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Safety Monitoring of Patients Having Pulmonary Vein Ablation (ROTEA)

The safety and scientific validity of this study is the responsibility of the study sponsor and investigators. Listing a study does not mean it has been evaluated by the U.S. Federal Government. Read our disclaimer for details.
ClinicalTrials.gov Identifier: NCT00590668
Recruitment Status : Completed
First Posted : January 10, 2008
Last Update Posted : February 3, 2017
Information provided by (Responsible Party):
Allan L. Klein, The Cleveland Clinic

December 26, 2007
January 10, 2008
February 3, 2017
May 2004
April 2008   (Final data collection date for primary outcome measure)
incidence of pulmonry vein stenosis following PVI [ Time Frame: 3 month ]
Peak diastolic flow velocity
incidence of pulmonry vein stenosis following PVI [ Time Frame: 3 month ]
Complete list of historical versions of study NCT00590668 on ClinicalTrials.gov Archive Site
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Safety Monitoring of Patients Having Pulmonary Vein Ablation
Pulmonary Vein Ablation for Atrial Fibrillation: Safety Monitoring by Transesphoageal Echo, Intracardiac Echo and Computed Tomography and Assessment of Predictors of Recurrence and of Hypercoagulable State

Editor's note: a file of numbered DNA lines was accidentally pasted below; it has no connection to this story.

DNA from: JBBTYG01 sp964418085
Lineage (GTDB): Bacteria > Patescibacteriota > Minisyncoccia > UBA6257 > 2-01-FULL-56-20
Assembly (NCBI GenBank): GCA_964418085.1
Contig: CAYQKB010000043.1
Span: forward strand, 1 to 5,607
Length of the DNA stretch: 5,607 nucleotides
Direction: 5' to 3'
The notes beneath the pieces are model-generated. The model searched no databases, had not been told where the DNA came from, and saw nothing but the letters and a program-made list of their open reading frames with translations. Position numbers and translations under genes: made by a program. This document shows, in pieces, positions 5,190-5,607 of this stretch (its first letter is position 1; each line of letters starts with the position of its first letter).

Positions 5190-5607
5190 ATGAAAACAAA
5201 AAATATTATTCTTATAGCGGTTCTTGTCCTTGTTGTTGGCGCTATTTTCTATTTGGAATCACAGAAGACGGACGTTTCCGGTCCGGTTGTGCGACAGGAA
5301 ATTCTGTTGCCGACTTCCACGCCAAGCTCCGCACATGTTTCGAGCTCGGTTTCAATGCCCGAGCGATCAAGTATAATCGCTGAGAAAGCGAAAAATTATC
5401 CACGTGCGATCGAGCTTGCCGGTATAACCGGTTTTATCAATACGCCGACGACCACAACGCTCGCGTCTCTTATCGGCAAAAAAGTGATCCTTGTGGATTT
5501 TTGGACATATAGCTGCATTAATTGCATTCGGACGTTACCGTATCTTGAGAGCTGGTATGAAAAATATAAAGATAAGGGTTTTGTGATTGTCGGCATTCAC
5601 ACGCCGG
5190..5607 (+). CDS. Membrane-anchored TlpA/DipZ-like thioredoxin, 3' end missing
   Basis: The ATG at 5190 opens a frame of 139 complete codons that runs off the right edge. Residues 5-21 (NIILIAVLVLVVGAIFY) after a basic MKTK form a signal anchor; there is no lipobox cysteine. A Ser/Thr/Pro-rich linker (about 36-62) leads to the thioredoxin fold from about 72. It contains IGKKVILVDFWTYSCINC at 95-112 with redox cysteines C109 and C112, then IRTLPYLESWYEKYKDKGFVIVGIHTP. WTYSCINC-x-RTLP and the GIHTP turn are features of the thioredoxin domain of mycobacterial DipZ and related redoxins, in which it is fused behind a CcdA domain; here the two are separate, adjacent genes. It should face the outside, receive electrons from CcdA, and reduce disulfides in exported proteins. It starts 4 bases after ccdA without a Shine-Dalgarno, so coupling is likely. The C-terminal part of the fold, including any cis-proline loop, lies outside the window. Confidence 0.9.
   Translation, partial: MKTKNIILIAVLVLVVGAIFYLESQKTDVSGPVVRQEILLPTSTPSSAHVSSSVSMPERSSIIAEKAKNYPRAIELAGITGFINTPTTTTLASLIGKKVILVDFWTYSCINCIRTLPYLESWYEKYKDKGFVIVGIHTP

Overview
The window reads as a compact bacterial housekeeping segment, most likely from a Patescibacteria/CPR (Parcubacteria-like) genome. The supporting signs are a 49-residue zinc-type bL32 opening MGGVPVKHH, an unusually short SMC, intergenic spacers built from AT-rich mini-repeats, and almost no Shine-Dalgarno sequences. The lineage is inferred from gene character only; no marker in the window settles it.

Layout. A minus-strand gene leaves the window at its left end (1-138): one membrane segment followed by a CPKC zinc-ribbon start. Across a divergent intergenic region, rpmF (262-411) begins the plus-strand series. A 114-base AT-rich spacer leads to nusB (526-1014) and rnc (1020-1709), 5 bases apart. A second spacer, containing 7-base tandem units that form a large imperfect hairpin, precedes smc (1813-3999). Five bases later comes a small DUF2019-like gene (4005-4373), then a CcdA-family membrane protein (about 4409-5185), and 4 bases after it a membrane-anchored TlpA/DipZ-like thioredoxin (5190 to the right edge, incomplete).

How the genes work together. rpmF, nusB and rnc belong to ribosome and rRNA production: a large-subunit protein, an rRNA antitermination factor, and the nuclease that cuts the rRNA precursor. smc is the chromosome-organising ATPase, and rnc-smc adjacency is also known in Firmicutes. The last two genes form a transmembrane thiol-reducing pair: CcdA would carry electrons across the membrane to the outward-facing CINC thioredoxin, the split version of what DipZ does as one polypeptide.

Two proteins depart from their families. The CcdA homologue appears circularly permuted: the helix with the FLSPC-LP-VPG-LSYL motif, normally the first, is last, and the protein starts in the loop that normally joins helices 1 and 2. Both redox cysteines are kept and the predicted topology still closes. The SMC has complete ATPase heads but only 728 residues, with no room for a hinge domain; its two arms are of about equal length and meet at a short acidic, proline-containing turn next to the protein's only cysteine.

Subjects eligible for this study have an irregular heartbeat called atrial fibrillation (AF)and who are scheduled for a procedure that involves applying electrical energy in your pulmonary veins, which is usually the site where this abnormal rhythm begins, or pulmonary vein ablation

We will examine the size and function of the left atrium (one of the 4 chambers of your heart) and the pulmonary veins before and after your ablation. This will be done by getting extra measurements during tests you will be having done which are ICE (intra cardiac echocardiography), TEE (transesophageal echocardiography) and CT scan (computed tomography), and drawing some blood samples.

The purpose of getting these extra measurements and blood samples is:

  1. to see whether TEE measurements done before your ablation can tell us if your atrial fibrillation may come back after you ablation;
  2. to see if TEE measurements look different before and after your ablation;